"Nautical mile (n mi) – one minute of arc of a great circle"
Is a what of a what?
One minute of arc is 1/60 of a degree. One degree is one "hour" in terms of measurement. (You also can have one second of arc, which is equal to 1/60 of a minute of arc.)
A great circle is any circle that passes through the center of a sphere (think of it like cutting an orange into two equal halves - once you cut it in half, open the orange and look at the two halves; they are each circles). Nautical miles are measured using the same thing, but making imaginary cuts through the center of the earth. The reason the cuts have to go through the center is otherwise you could make really large or really small circles which would mess up your ability to use that as a measurement. Compare cutting the earth horizontally at the equator - two approximately equal pieces - to cutting it horizontally at the arctic circle (you'd end up with a tiny little piece at the top and then the entire rest of the earth, with a much smaller circle being the "cut"). Making the two pieces be the same size (by passing through the exact center) guarantees that all of your circles are the same size.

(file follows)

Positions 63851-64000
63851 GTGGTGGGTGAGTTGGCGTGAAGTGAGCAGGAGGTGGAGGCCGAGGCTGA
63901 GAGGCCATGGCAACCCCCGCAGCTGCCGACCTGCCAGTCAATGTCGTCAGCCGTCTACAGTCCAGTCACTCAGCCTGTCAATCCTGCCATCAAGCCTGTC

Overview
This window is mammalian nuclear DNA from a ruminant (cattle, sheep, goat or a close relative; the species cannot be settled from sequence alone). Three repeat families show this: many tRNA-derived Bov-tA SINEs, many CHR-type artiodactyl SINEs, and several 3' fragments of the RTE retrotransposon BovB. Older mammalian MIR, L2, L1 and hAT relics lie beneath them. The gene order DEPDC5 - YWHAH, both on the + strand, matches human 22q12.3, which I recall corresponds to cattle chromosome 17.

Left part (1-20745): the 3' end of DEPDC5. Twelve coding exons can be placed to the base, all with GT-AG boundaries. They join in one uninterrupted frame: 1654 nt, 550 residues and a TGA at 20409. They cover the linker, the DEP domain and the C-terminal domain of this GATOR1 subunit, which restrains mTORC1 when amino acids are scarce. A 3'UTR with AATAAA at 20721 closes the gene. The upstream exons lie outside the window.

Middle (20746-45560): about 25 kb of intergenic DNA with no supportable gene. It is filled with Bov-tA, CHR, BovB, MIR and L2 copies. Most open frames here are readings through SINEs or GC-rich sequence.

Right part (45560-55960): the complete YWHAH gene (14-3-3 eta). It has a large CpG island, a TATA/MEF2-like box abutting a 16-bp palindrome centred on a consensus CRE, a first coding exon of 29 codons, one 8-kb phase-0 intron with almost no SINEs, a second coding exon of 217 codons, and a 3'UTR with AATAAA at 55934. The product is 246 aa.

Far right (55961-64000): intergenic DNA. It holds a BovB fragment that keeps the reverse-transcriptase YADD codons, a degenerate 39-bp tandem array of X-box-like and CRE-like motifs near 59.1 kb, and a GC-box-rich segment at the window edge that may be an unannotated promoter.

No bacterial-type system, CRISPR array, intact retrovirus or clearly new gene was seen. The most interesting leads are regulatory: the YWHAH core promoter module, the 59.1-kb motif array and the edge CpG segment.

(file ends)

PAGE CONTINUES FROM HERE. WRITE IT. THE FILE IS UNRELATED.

And this? That's where I got really confused.
Where did the +30 come from? What is this?!
Can't see the whole page but looks like it is because one of the points you are measuring is on the far side of the north pole, so you have to add a full 90 degrees to get from equator to north pole, then add an additional 30 degrees past that to get to point "B". (Since the North Pole is at 90 degrees N, 90-60 makes 30 more to get to 60 degrees N on the far side.)